Globalisation cuts across all facets of the human life and new forms of collaboration must emerge if this concept can be actualised for development of the new world.

Economically, there has been several reforms to strengthen lowly communities and countries for that matter by institutions and countries. As stated early on, the partnerships between sub-regional countries are important elements in globalisation. Economic reforms through partnerships by these countries and institutions are thus vital in the concept of globalisation. The United Nations’ Millennium Development Goals (MDGs) which was launched exactly fifteen (15) years ago has been instrumental in the economic growth of the third world and developing countries. Significant improvements have been seen although not all objectives have been realised per the declaration. This means other types of reforms by other global institutions can also uplift somewhat developing and third world countries. This is impact as far as globalisation is concerned.

Several challenges are always arising in Africa in security, health, economy, education among others but a global partnership can possibly alleviate the conditions. After various futile attempts by the Nigerian security force to halt the actions of the obstinate Boko Haram, it has now sought the help of the US army to help in ripping off the militant group. Loans and aids from these institutions are also there to bring development and infrastructure to least developed nations. There may be strings attached but the positive effects obviously outweighs the perceived negativities that the country suffers.

Ghana recently contracted the International Monetary Fund (IMF) to come to her aid amidst its economic challenges including depreciation of the currency, high inflation rates and huge wage bill among others. There may be certainly be conditions that will be unfavourable for some Ghanaians as there is an adverse effect on public sector employment. The welfare of some Ghanaians to a larger extent is compromised for the deal. But in the period of the process, these pertinent issues are going to be solved and the institution’s intervention will be of a great help to the overall macroeconomic development of the country. This is where globalisation is very essential.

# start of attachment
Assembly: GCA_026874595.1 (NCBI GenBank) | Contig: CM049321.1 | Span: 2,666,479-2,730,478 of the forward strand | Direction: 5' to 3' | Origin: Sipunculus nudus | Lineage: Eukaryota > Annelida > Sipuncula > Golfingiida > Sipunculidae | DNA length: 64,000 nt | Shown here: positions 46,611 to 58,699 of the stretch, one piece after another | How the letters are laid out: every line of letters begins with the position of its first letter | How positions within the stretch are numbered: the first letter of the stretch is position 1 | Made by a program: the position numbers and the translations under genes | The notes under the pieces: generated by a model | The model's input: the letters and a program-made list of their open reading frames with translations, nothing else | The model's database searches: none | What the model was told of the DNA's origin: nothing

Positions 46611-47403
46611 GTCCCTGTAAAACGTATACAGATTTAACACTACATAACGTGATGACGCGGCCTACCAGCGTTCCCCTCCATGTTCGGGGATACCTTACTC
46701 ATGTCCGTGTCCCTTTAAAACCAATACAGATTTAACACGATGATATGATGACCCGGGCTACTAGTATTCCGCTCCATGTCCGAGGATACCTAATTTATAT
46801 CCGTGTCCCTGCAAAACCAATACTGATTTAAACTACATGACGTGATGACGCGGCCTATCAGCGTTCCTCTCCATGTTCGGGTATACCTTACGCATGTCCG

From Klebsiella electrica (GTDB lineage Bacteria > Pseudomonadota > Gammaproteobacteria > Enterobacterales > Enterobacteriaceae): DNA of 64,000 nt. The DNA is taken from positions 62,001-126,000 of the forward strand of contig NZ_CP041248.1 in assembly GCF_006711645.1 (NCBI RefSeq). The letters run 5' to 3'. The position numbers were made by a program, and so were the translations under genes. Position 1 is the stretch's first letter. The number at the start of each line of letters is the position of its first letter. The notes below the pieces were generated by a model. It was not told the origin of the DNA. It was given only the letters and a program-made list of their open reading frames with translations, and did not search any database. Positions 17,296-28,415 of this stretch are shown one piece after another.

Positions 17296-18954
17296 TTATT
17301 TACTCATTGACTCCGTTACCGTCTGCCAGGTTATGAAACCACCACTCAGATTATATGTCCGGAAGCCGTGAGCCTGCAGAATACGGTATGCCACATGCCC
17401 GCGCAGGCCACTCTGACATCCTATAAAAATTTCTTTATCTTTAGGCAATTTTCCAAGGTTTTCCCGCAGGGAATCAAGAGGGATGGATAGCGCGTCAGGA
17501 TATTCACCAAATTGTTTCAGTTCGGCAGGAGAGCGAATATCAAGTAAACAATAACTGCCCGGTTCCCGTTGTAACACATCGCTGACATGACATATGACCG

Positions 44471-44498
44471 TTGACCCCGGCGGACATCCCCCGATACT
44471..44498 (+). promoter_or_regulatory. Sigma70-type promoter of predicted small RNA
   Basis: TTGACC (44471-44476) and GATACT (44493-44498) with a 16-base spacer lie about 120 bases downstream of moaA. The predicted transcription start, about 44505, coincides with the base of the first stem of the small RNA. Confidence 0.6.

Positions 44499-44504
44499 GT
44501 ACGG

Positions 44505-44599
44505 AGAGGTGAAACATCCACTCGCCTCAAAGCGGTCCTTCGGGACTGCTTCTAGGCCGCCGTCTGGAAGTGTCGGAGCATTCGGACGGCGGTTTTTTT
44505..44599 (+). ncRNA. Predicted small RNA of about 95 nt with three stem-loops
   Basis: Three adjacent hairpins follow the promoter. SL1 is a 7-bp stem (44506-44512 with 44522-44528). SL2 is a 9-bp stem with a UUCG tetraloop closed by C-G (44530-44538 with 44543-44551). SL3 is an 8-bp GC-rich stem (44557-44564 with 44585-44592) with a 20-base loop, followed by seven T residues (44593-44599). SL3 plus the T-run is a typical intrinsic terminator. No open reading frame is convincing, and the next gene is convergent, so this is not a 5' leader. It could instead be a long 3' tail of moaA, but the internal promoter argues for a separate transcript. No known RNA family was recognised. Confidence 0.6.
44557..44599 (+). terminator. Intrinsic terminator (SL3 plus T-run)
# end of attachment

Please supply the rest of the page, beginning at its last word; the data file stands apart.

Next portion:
Although there has been the school of thought advocating against globalisation and how they have had some negative effects on the sub-Saharan economy, some great amount of credits should be given to how it has come to the aid of the afore-mentioned economies when there is the dire need of it. Nonetheless, there are still challenges that bedevil the African continent but a connection of institutions for partnership can alleviate these plight and cause a global change.

 

 

Charles Mensah is an avid writer and blogger and a final year Economics and Geography student who is based in Accra. He writes about business development for Konnect Africa. He is passionate about Africa's development. He writes on entrepreneurship, business, economics and social issues. He is also the Branding and Media head of "1 Billion Africa". Charles is also a Future Challenges blogger. Follow him on twitter @mensah_charles